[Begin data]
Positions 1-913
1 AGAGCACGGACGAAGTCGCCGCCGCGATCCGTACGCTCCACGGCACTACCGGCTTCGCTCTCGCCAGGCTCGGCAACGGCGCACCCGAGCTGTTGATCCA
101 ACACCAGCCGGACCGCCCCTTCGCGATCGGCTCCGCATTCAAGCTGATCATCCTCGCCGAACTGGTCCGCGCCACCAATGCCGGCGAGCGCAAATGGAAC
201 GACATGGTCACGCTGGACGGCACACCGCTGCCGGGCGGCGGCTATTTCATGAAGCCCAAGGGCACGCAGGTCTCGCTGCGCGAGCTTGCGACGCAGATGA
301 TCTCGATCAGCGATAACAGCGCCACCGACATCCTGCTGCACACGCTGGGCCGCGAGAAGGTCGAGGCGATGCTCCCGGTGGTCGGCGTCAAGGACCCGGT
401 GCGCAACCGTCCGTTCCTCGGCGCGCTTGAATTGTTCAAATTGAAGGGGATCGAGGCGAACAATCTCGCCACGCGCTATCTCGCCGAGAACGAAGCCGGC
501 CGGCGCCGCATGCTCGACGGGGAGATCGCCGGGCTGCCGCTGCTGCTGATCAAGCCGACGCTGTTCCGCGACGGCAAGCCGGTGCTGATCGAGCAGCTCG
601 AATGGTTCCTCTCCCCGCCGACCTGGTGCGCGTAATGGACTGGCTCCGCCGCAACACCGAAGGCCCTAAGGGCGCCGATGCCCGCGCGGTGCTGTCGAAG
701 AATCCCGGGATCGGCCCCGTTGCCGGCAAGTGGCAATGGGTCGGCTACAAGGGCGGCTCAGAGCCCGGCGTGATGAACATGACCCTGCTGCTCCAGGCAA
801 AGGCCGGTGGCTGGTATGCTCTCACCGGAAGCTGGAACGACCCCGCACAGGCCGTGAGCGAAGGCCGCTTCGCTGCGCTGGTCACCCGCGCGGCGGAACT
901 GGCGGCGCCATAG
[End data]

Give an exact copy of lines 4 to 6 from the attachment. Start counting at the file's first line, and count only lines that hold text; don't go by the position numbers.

201 GACATGGTCACGCTGGACGGCACACCGCTGCCGGGCGGCGGCTATTTCATGAAGCCCAAGGGCACGCAGGTCTCGCTGCGCGAGCTTGCGACGCAGATGA
301 TCTCGATCAGCGATAACAGCGCCACCGACATCCTGCTGCACACGCTGGGCCGCGAGAAGGTCGAGGCGATGCTCCCGGTGGTCGGCGTCAAGGACCCGGT
401 GCGCAACCGTCCGTTCCTCGGCGCGCTTGAATTGTTCAAATTGAAGGGGATCGAGGCGAACAATCTCGCCACGCGCTATCTCGCCGAGAACGAAGCCGGC